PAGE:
I love the feedback/correction model and am looking forward to learning more about Mastery days. I like that FreshGrade allows for the showing of the progression, and am wondering if the items remain tied? We use Seesaw, which has some really great tools, but I like the way FreshGrade seems to be able to show progress towards a given learning target.

  • Maria Carmela Sanchez

    Member
    June 5, 2020 at 10:02 am

    Linking growth mindset into assessments is a wise move. Little did I realise that what some teachers like me have been doing is already a growth mindset. For me, it was still instilling the positivity in the students’ minds that maths is easy and they should embrace it with a positive mind.

  • Daniel Whittaker

    Member
    July 15, 2020 at 1:11 am

    I LOVE timed games, I’m good at them. I often give timed quizzes because I’m concerned about using class time to learn new content as well. I need to remove the timing!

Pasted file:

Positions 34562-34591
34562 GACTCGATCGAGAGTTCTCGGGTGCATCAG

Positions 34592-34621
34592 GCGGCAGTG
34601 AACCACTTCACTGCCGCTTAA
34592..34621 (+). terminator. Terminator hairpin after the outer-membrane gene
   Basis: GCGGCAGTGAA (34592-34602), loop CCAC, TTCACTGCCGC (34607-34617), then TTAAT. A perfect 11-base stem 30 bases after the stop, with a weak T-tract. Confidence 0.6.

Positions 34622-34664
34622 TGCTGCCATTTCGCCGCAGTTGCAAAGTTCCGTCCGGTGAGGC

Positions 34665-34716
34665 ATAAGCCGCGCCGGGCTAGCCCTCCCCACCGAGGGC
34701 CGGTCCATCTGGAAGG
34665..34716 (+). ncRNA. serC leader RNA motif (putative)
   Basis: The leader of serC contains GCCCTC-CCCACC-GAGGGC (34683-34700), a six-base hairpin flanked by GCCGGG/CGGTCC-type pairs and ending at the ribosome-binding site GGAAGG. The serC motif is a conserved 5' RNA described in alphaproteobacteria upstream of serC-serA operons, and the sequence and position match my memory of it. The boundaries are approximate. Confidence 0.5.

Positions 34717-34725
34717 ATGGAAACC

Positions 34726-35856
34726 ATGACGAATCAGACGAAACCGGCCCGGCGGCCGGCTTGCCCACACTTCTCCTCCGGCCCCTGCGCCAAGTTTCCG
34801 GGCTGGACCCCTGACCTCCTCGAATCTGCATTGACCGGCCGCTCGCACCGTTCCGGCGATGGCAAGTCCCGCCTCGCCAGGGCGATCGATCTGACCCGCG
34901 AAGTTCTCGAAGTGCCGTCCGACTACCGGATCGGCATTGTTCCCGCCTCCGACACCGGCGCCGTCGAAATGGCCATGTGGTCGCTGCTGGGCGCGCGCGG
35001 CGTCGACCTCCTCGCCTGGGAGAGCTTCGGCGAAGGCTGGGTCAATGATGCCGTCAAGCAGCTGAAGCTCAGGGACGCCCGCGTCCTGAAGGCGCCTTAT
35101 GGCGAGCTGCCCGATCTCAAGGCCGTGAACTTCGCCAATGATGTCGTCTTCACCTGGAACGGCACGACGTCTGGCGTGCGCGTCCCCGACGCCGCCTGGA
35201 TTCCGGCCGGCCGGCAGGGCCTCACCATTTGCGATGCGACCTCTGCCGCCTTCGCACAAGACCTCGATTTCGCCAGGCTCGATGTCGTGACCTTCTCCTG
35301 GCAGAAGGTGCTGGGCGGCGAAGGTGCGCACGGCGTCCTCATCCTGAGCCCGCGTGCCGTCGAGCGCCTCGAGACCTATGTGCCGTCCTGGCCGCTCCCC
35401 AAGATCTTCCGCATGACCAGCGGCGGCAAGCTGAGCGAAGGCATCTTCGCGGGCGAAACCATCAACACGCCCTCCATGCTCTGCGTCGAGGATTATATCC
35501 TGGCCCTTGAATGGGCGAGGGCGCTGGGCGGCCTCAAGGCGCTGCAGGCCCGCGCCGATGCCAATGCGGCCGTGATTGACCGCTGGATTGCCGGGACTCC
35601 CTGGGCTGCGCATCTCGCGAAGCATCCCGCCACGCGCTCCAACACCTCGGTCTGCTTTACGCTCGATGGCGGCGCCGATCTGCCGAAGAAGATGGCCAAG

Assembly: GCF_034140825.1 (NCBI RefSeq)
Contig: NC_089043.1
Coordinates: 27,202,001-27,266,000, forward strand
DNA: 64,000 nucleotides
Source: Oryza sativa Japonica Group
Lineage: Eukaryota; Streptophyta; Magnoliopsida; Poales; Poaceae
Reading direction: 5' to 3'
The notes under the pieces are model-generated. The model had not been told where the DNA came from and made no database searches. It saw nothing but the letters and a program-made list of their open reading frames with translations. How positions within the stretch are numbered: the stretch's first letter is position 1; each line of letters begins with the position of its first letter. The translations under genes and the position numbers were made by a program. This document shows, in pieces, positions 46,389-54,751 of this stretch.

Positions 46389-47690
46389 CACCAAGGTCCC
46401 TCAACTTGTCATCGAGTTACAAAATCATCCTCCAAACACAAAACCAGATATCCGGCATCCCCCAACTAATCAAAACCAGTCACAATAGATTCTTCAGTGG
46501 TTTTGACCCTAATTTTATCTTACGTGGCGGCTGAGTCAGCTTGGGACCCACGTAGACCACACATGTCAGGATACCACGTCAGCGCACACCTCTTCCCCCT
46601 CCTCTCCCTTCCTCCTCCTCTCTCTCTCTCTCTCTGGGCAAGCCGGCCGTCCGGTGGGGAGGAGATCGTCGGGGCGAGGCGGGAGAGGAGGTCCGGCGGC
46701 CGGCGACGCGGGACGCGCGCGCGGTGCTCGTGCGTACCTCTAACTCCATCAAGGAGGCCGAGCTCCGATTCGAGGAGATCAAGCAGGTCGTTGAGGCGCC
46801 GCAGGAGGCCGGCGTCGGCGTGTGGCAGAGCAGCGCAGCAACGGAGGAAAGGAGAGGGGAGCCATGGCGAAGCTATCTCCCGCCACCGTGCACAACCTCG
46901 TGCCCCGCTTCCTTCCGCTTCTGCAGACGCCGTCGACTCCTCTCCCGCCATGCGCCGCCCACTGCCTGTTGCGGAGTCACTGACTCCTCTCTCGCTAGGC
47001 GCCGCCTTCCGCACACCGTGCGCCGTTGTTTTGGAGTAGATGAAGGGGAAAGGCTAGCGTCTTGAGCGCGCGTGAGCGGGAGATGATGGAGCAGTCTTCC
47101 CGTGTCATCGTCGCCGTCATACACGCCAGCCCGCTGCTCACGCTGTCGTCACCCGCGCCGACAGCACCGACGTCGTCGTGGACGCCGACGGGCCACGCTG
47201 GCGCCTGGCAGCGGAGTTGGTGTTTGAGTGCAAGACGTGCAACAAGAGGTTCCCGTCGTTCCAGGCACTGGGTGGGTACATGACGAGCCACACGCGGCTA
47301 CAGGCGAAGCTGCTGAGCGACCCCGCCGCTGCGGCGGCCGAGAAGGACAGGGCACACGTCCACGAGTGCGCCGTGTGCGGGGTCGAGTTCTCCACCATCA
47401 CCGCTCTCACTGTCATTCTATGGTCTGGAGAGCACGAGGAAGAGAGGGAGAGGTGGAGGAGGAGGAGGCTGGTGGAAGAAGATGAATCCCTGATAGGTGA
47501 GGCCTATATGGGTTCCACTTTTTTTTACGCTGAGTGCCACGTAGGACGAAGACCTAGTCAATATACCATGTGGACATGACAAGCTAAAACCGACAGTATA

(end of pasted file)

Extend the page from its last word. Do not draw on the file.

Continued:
Test retakes don’t work… Instead, allow students to re-address specific struggles. Student initiated conversation or presentation to demonstrate their new learning.

    “Is this correct?” – Don’t answer! Make them justify their answer. I love doing this.

    Focus on Next Steps, NOT Correctness.

    Give feedback without a grade! Then, allow them to use your feedback to make corrections.

    I’m curious about the idea of simply assigning grades to students without a test or quiz at all, simply based on dialogue and prompts. Many students struggle with tests from the outset. It would be difficult for me to make a shift away from tests, but with the discussion of new ways for students to readdress struggles, would it make sense to simply skipping the test step altogether?

    • Kyle Pearce

      Administrator
      July 15, 2020 at 7:50 am

      Great reflections here, Daniel!